It is estimated that as many as 68% of people (or 885 millions) in India are living on less than US $2 (the ‘official’ World Bank poverty line) a day, over half of whom are persisting on an income of under US $1 a day (WB). Surviving on such a pittance is virtually impossible: parents cannot feed their children or themselves every day, or pay for health care or education; families live in suffocating conditions, a family of five, six, seven perhaps sleeping on the ground in one small room, which functions as kitchen, bedroom and living room. The majority of the population – over 50% – do not have the luxury of a toilet, and are forced to defecate in public. In a recent report on worldwide sanitation, The World Health Organisation (WHO) and UNICEF found that “globally, India continues to be the country with the highest number of people (597 million people) practicing open defecation.”

Perhaps some of the 16,000 scientists and engineers working on the space programme could be employed to design and install a nationwide sanitation system.

The needs and, indeed, rights of the ‘marginalised masses’ who are primarily from the scheduled castes, the Adivasi (indigenous) and Dalit (previously referred to as ‘the untouchables’) groups, are consistently abused and ignored. State health care, for example, particularly in rural India, is virtually non-existent.  The government spends a mere 1.2% of GDP on public health, which as The Economist says, is “dismally low” (Afghanistan, for example, spends 8.7%, the Democratic Republic of Congo 5.6%, WB 2012 figures). In fact, I could find no country in the world that spends less. The truth is that the ruling elite care not for those living in abject destitution. They are an embarrassment to the Delhi/Mumbai set, the billionaires (India has 66 of the world’s richest), multi-millionaires and comfortable middle class who are desperate for India to be recognised as a shiny democratic consumer state, albeit a violent unjust nationalistic one. A Hindu state thrusting itself into the global limelight, with a strong army – powerful enough to crush and intimidate its own people – and a US $1 billion a year (a figure worth repeating) space programme to rival other superpower contenders. It is the polluted image of a divided nation, ruled by an uncompassionate, materialistically-driven Hindu minority that would shame the vision of the Father of the Nation.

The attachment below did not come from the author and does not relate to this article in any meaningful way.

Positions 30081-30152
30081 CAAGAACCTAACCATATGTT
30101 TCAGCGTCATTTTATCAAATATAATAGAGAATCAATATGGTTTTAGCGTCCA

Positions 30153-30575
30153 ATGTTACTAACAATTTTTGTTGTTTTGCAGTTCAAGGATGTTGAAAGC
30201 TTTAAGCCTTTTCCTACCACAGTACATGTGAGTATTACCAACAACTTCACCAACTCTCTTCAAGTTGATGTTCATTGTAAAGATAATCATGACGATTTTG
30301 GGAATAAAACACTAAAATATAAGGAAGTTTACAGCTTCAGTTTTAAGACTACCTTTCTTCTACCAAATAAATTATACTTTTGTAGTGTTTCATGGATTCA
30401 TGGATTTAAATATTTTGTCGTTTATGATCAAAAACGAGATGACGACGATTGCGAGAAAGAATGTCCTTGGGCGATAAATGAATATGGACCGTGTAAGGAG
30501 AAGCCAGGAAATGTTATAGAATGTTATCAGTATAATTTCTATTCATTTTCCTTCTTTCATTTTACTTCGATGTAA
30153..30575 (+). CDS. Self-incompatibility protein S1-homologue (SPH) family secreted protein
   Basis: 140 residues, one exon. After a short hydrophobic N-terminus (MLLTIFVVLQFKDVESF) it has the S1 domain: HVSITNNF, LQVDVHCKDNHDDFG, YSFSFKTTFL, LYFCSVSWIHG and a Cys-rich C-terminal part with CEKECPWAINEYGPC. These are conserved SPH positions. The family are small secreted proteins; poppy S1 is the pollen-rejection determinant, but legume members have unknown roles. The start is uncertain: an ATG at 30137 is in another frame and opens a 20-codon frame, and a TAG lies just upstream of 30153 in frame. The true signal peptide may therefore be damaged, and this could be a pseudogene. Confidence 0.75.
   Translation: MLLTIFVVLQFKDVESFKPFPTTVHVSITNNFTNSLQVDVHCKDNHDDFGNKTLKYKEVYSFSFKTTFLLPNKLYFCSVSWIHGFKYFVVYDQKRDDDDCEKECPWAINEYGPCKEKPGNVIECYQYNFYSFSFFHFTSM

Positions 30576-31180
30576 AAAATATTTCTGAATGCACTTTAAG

Graham Peebles is an independent writer and charity worker. He set up The Create Trust in 2005 and has run education projects in India, Sri Lanka, Palestine and Ethiopia where he lived for two years working with street children, under 18 commercial sex workers, and conducting teacher training programmes. He lives and works in London. Read other articles by Graham, or visit Graham's website.